At issue in federal court: Did Chicago’s biggest police union wait too long to object to an agreement between the city and state to reform policing in Chicago?

In August, U.S. District Judge Robert Dow answered yes, denying a bid by the Fraternal Order of Police to intervene in the lawsuit that produced the consent decree; the FOP had argued that the decree interfered with their contract with the city.

The union appealed, and on Friday, a three-judge panel of the 7th U.S. Circuit Court of Appeals heard the case.

The 225-page consent decree was born of a lawsuit against the city filed by Illinois Attorney General Lisa Madigan over its policing policies, following an investigation by Barack Obama’s Department of Justice that found a pattern of bias against African-Americans and Latinos and excessive force.

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FOP attorney Joel D’Alba told the court the FOP had not been allowed to see drafts of the decree or sit in on talks between the city and state in which it was discussed.

In the interim, they had relied on assurances from the Illinois attorney general that their contract with the city would be protected — and should not now be put at a disadvantage, D’Alba said.

“What’s even more amazing? They tell the world they have a consent decree built on transparency, so the world will know everything a police officer does, from the moment he leaves his car to the moment he takes an enforcement action,” D’Alba said. “They shut us out. That’s not transparency.”

Brett Legner, representing the state, echoed Judge Dow’s August decision: FOP leadership loudly and publicly objected to the consent decree throughout the project, and could not claim to have only realized nine months in that it needed to get involved.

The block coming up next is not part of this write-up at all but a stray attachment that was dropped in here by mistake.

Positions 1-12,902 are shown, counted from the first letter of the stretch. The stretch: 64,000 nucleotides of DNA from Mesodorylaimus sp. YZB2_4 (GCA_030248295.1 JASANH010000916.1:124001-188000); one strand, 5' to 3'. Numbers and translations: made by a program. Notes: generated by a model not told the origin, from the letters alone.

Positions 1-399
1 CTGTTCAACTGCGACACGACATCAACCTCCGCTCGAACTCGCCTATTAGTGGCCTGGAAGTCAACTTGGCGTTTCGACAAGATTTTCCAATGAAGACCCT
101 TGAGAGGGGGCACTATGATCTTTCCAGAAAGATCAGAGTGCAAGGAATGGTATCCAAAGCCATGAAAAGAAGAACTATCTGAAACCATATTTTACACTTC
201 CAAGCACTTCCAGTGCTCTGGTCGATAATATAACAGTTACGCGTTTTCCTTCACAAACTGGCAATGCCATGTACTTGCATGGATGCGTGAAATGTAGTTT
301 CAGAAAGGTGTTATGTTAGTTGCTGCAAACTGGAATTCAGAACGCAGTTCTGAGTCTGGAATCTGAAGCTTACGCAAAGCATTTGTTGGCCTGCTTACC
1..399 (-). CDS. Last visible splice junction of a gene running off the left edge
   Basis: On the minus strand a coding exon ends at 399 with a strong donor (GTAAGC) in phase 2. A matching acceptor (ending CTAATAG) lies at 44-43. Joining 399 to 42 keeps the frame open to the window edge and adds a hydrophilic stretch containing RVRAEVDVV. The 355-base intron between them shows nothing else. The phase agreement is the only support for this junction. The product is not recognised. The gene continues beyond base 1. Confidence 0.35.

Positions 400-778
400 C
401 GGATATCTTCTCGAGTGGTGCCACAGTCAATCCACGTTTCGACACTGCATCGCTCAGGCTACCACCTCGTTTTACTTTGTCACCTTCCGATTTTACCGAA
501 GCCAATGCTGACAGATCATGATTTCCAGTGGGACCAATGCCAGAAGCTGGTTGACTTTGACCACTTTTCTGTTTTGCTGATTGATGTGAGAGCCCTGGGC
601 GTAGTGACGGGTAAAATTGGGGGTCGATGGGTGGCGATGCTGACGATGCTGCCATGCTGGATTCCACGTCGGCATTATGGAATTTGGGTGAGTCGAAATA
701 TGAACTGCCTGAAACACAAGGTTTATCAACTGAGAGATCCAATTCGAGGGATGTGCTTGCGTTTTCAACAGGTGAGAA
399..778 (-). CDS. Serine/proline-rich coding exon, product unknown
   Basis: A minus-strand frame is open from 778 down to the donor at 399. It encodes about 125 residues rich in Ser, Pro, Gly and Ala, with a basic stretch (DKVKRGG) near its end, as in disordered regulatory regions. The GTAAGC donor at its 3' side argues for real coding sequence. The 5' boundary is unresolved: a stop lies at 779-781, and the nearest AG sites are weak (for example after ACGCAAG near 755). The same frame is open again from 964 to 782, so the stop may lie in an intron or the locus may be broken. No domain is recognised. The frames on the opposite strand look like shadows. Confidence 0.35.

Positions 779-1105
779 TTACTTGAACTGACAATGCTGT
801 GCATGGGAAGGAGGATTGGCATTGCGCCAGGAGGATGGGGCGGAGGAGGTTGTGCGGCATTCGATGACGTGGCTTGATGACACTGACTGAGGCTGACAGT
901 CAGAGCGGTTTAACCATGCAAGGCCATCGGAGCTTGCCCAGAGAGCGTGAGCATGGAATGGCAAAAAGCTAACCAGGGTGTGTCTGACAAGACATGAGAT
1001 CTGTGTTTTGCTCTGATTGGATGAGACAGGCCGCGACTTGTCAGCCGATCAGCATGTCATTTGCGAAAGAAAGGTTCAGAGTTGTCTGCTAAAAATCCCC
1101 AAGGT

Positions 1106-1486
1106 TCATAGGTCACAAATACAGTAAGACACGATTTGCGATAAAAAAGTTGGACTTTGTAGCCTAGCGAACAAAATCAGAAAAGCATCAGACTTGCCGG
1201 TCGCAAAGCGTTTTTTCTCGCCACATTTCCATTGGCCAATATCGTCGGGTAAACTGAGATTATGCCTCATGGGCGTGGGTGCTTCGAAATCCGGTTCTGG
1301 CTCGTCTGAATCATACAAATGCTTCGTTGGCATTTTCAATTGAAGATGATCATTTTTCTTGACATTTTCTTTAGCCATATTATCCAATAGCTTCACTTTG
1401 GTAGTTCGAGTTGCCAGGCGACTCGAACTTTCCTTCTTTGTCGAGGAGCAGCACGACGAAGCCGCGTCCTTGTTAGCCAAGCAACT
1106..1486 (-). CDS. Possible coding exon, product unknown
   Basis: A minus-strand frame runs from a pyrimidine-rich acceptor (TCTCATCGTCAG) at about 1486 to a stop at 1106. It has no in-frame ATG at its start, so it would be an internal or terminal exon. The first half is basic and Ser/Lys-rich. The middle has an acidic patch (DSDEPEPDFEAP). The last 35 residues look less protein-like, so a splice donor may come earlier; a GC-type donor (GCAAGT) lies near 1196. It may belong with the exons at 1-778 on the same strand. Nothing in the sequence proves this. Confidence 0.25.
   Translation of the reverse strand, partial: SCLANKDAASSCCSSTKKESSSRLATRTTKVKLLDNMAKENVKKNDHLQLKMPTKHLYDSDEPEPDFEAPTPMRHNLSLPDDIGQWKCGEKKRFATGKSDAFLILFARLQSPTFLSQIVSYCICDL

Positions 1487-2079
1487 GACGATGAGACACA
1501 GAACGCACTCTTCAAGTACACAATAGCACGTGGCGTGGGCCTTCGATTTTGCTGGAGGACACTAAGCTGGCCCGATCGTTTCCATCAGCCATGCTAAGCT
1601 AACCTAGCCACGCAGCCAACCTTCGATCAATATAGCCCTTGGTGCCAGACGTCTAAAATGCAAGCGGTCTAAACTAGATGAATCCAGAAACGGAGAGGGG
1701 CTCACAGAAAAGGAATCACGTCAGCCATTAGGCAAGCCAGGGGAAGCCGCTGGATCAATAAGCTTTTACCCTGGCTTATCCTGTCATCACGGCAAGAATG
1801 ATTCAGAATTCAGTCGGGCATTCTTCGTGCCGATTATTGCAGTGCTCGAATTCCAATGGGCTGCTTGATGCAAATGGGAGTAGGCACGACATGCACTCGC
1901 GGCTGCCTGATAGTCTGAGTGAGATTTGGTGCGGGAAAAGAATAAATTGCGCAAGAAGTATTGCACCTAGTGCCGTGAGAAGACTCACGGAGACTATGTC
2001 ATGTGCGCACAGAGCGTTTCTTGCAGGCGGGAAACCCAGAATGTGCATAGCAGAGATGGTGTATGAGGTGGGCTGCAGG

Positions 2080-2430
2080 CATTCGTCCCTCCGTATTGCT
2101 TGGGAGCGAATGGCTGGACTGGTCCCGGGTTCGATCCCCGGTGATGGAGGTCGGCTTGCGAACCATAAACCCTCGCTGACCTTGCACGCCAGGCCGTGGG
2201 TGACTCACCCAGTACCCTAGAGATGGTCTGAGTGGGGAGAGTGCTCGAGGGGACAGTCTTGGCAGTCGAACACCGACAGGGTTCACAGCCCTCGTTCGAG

Anyway, Legner said, the consent decree had been designed to protect the contract between the city and its police officers.

“The consent decree does not prejudice FOP’s interests. The FOP’s interests are protected,” Legner said, pointing in part to provisions saying that any lawful part of the contract would win out in any conflict with the consent decree.

“He says we don’t have any loss, with regard to this matter? That’s our decision to make, your honor,” D’Alba said in his rebuttal.

Circuit Judge Michael Kanne asked Legner about the implications of a filing by U.S. Attorney General Jeff Sessions, who also opposes the decree; Legner called that filing is “irrelevant” to the consent decree lawsuit.

The decree would allow a judge to enforce the city’s compliance with a set of policing reforms, including: an overhaul of the department’s use-of-force policies; steps to preserve evidence of police misconduct; and increased counseling resources for officers.

In late October, Dow oversaw hearings in which members of the public, including policing reform activists and police officers, gave their opinion on the proposed decree.

On Saturday, city residents will be able to weigh in on four bids to serve as independent police monitor; the monitor will report to Dow on the department’s progress in implementing the decree.